Microsoft also uses patents to blackmail FOSS; there's that element too, albeit many people conveniently choose to forget it. Microsoft is sending patents to patent trolls, then offers "Azure IP Advantage". This is in effect the very same trick they did/pulled with Novell and SUSE (where Nat Friedman came from after his Microsoft internship) about a decade ago.

There are many other angles to it, including programming languages, frameworks (e.g. proprietary IDEs like MSVS), code editors and not just bindings to Microsoft as a host and API provider. People, especially developers of software, generally know how E.E.E. works; the basic precondition/premise is that you gain controls/leverage over that which threatens you (Nokia: Elop, Novell: Mono and lots more examples). So that's kind of a way of getting inside, gradually forming a partnership and then shutting down or sidelining whatever threatens you. Like Xamarin did to RoboVM, in effect killing it under Friedman's leadership. Friedman is going to be the chief of GitHub.

Microsoft can direct the opposition's decisions and its fate. Sadly, they already do this inside the Linux Foundation, where Microsoft staff already has chairs in the Board.

From what I can gather, developers ditching GitHub is becoming a fairy common thing this month. I already see the 1) active 2) large 3) non-Windows ones leaving, but it can take time; some told me they still rely on open bug reports and other 'vendor lockin'; that needs some work before they can migrate; the real alternative is self-hosted git.

"Sadly, they already do this inside the Linux Foundation, where Microsoft staff already has chairs in the Board."

today's leftovers

Filed under
Misc
  • Mir 0.32 Is Inching Close To Release With Many Improvements

    Canonical's developers working on the Mir display server are putting the finishing touches on the Mir 0.32 release.

    Mir 0.32 is another big release as the developers remain focus on getting their Wayland support squared away. Additionally, Mir developers have been working on Logind support that is needed so Mir shells like the EGMDE example shell or Unity 8 can be easily accessed from the GDM3 log-in/display manager.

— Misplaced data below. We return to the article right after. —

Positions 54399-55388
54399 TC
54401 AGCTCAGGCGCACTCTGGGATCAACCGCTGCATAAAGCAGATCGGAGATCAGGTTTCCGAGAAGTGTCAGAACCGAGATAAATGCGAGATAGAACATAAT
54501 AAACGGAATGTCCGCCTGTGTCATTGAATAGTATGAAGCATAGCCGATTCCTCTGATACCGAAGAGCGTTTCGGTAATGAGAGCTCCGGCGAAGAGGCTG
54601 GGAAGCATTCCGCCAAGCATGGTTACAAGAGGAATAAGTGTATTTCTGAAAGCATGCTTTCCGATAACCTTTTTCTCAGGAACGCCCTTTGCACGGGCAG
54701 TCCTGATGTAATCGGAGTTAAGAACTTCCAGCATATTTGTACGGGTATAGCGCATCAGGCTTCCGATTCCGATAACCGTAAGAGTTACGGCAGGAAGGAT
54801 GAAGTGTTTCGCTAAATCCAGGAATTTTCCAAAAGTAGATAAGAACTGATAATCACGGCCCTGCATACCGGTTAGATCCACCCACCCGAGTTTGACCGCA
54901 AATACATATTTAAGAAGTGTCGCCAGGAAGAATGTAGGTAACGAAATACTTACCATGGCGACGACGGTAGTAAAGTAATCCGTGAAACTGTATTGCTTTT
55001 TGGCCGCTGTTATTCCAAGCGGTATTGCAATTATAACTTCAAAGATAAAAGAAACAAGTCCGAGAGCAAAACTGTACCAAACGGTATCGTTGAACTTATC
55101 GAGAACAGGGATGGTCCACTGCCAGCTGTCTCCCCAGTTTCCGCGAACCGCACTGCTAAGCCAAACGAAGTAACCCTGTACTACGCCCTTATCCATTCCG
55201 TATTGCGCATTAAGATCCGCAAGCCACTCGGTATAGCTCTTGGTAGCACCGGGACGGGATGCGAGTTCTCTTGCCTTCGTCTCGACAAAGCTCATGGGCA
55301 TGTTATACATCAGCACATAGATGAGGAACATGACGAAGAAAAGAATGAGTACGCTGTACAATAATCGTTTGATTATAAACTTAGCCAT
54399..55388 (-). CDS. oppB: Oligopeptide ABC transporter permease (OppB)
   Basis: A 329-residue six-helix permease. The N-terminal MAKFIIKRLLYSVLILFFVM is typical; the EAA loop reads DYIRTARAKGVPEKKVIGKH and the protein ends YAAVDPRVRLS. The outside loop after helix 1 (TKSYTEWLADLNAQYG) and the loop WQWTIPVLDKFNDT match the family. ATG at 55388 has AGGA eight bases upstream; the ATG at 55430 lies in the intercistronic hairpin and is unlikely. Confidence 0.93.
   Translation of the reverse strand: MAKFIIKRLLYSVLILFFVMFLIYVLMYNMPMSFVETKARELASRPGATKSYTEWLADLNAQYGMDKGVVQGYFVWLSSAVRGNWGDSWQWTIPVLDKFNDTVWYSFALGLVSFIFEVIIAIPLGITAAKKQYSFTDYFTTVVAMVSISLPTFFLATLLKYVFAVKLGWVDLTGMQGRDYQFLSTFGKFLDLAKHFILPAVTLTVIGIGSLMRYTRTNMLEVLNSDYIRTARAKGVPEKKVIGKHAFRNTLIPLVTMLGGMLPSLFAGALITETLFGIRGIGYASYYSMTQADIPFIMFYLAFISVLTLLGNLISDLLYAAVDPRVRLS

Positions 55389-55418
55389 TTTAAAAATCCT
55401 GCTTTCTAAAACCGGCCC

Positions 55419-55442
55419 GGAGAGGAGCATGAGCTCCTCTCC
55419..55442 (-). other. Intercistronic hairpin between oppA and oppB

•  

  • [Older] CentOS vs Ubuntu

    Ubuntu and CentOS are both major players in enterprise environments and in the datacenter. There's no denying that both distributions have proven themselves in the server space, but with closer examination, these are two very different animals.

    Ubuntu is an excellent all-around contender. CentOS is purpose built for the enterprise in every aspect of its design.

  • Fedora Classroom Session: Fedora QA 101/102

    Fedora Classroom sessions continue next week with a session on Fedora QA. The general schedule for sessions appears on the wiki. You can also find resources and recordings from previous sessions there. Here are details about this week’s session on Tuesday, June 19 at 1600 UTC. That link allows you to convert the time to your timezone.

  • 3.5-inch Apollo Lake SBC is loaded with options

    DFI is prepping an Ubuntu friendly 3.5-inch “AL551” SBC with an Apollo Lake SoC, triple display support, up to 2x GbE and SATA III ports, and mini-PCIe, M.2, and optional “expansion I/O” connectors.

  • Security updates for Friday

Software and howtos

Filed under
HowTos
  • Calibre 3.26.1 EBook Manager Fix PDF files Conversions and Brings Faster loading of HTML files

    Calibre is a free and open source E-Book manager for cross platforms. The development team announced the new maintenance release Calibre 3.26.1. It brings several bugs fixes and some new features for managing book listing and book editor as well. Check the key features, the recent bug fixes and installation instructions down below.

    Calibre is one of the most advanced and well maintained e-book manager support many ebook file formats. Transferring e-books library from many of currently commercial e-Book readers with wired connection or wireless connection. It support fetching news feed and magazines from multiple major sources. Editing e-books with different file formats and many more Check Calibre features.

  • Docker swarm cheat sheet
  • in-tree annotations of third-party code (moz.yaml)
  • GSoC 2018 - First month status

    Hi all, I am Chinmoy and I am working on the GSoC project Verifying signatures of pdf files. This is my very first post and in this I intend to inform about the progress I have made since May 14.

    Now due to some unforeseen problems I had to deviate from my proposed timeline. Initially my plan was to implement all non-graphical components in the first half of coding period and in the later half implement the graphical components. But while coding RevisionManager (this would have enabled to view a signed version of document before an incremental update like Adobe Reader does) I ran into some issues while designing its API. So I postponed my work on RevisionManager and started working on the graphical components. So as a result I was able to add basic GUI support needed to verify signed PDF. The patches are listed in T8704.

  • How to Enable the Blur Effect in KDE Plasma 5.13

    The new blur effect in KDE Plasma 5.13 is wowing a lot of people, us included, but a few of you have been in touch to ask how you can enable or configure the blur on your own system.

    Plasma 5.13 should (as I understand it) come with the swish new gaussian blur effect enabled by default provided you use the Breeze theme. Provided you’re on a Linux distro that has the latest Plasma release (like KDE Neon) you should see it.

    If you don’t have it, or if you want to adjust the blur strength and opacity, read on. In this post, we’ll show you what you need to do to get it working.

  • Introducing a media viewer for Fractal

    Fractal is a Matrix client for GNOME and is written in Rust. Matrix is an open network for secure, decentralized communication.